9 thoughts on “A midwinter mystery of the missing TV ads”

  1. A winter solstice bonfire, followed by a trip to the pub – now that’s my idea of fun!

    The solstice morning here in Shropshire was grey and windy, and the sun rose behind dark clouds. This is Britain of course, variable weather – the people waiting at Newgrange celebrate over several days.


    Sure enough, the 23rd was beautiful. As the sun rose, it shone a golden light across the large pool here, the trees against the golden sky were mirrored in the still water.

    We were both there, together – this is why we retired early (only 6 years early, but better than any later!)


  2. Yea, I have found that one of the harder penalties of ER is the not fitting in with the masses – you have to hide it or have an explanation palatable to them so that they can cope with your being different, lest it offend them.

    So unless you are lucky enough to have a partner &/or friends who’re like you or tolerant of the differences of others, it will be a relatively isolated life.

    Society’s guardians [who unfortunately for us outliers make up the majority of most populations] do not accept significant differences in others – as it offends their sense of neatness in How Things Should Be. Perhaps they feel it’s a subversive criticism of them – like we care enough to criticise others just for being different….. each to their own is my credo 🙂


  3. I’m not sniffy about TV in general, but BBC4 is pretty much all I watch these days plus the channel 4 news and a few select BBC comedy programs.

    I wonder if that will change when I escape to ER? (er-ish) I can only imagine watching less when there is no job stress to veg out from.


  4. About a year ago there was some very useful advice on pensions on this blog which came in handy as I was thinking about taking the plunge and retiring in 2017 at age 58. Well since then things have moved on apace and I’m now leaving next May at age 57, having gone through my finances carefully and taken a hard look at issues of lifestyle and what trade off I want between money and time.
    I gave my employer 6 months notice in November, and despite a sense of apprehension at the time, I have not looked back. The sense of relief is profound, and all looks good. That said, there is also a feeling of ‘what will it actually be like?’ I realise I have no map for understanding what retirement will be like, because I’ve never done it before, and that can be scary at times,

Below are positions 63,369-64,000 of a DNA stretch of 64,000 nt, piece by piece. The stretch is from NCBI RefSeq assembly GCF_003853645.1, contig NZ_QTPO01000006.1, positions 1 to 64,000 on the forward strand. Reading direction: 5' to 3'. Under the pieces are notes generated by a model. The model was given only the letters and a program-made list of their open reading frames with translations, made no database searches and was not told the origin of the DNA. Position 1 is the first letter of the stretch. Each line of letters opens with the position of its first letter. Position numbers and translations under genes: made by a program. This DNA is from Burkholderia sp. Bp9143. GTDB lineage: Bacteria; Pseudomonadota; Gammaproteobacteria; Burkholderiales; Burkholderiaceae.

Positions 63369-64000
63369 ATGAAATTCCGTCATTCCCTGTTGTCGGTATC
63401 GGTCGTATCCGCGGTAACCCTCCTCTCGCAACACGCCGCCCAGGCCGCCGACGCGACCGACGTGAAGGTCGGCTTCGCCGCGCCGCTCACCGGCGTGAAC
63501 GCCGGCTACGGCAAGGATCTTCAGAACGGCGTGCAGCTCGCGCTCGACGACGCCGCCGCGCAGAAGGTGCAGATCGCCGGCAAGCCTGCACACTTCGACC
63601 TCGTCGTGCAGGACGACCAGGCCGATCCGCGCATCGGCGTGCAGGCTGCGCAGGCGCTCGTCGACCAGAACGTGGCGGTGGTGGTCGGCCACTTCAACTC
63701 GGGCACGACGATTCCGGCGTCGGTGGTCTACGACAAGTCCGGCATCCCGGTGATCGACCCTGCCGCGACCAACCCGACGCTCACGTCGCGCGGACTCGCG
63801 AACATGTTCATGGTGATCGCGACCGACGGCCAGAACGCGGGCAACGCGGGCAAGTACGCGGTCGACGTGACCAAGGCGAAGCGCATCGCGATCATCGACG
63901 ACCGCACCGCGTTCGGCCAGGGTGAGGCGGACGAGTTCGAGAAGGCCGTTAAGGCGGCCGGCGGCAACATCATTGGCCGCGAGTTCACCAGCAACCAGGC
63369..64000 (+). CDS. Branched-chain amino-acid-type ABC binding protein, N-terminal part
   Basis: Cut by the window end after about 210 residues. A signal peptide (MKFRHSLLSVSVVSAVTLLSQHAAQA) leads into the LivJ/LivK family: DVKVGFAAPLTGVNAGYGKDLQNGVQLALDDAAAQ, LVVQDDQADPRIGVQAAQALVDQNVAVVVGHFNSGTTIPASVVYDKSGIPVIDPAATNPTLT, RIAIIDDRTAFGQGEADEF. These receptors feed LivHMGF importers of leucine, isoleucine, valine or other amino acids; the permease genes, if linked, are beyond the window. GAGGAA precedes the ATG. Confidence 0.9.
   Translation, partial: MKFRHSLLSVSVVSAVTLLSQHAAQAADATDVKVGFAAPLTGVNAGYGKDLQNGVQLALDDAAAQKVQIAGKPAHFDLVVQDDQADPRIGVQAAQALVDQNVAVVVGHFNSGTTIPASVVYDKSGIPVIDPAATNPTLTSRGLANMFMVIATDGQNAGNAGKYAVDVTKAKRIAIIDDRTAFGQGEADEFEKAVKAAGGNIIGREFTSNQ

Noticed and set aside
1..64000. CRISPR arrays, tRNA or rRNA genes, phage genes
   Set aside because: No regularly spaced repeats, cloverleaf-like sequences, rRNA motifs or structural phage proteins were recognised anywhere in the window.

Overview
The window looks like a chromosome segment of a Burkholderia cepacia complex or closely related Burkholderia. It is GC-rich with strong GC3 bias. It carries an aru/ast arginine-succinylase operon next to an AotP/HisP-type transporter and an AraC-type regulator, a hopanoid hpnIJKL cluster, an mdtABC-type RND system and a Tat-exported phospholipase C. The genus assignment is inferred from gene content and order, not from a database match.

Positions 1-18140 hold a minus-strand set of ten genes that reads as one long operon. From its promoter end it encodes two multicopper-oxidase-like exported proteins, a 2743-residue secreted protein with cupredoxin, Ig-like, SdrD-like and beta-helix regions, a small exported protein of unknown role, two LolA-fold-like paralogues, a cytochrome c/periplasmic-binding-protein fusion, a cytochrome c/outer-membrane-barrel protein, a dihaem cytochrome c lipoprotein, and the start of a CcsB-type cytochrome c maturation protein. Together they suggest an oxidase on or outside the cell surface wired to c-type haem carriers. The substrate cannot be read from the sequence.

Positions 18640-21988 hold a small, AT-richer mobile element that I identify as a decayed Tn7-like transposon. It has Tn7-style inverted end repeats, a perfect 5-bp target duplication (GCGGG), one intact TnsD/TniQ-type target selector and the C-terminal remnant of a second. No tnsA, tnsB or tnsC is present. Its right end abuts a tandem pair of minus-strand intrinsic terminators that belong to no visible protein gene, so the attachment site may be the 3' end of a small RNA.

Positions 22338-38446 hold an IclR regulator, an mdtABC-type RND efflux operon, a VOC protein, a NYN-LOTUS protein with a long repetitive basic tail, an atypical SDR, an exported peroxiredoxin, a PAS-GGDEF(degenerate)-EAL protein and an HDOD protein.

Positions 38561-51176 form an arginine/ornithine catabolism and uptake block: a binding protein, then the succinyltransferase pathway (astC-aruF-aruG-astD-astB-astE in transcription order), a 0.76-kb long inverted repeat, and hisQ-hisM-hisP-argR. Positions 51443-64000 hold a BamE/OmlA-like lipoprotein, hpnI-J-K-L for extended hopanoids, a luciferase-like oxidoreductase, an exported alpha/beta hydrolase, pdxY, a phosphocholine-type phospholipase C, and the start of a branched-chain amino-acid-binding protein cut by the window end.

Anyway – thanks for the advice and encouragement contained on this blog. It has helped me to have the confidence to pursue the lifestyle I am now looking for.


  5. @all – happy Christmas and New Year!

    TV eh – what I don’t know doesn’t trouble me 😉 But I am sure it’s good.

    @SpreadsheetMan – it seems to go either way. Many used it to veg out and do less when this need goes away, OTOH my Dad watched a lot of daytime crap after he retired!

    @Tony Congratulations – that’s greta news, indeed some of the greatest things I hear on here are the stories of people who make the break earlier than they thought.

    It takes time to adjust, seems to be about six months or so. I’d suggest not making huge life changes until you get to know the retired you – -many of the plans people make when working are the projected dreams of a cubicle slave. But each to their own – you have had a decent time ot prepare for the change ahead. Congratulations and the bets of luck!


  6. £50 a month for Sky TV?! You’ll be lucky! 😉

    I can’t get my head around not having a TV even though I don’t really watch ours all that much, we’ve still got a 50″ flat screen jobby and I love it 😀

    Hope you had a Merry Christmas and all the best for 2016.


    1. It’s made easier because I detest sport in all its forms so I have no requirement for live anything. The Web is good enough for most stuff and DVDs (secondhand from charity shops or from the library) do movies fine they are cheap many years behind the release curve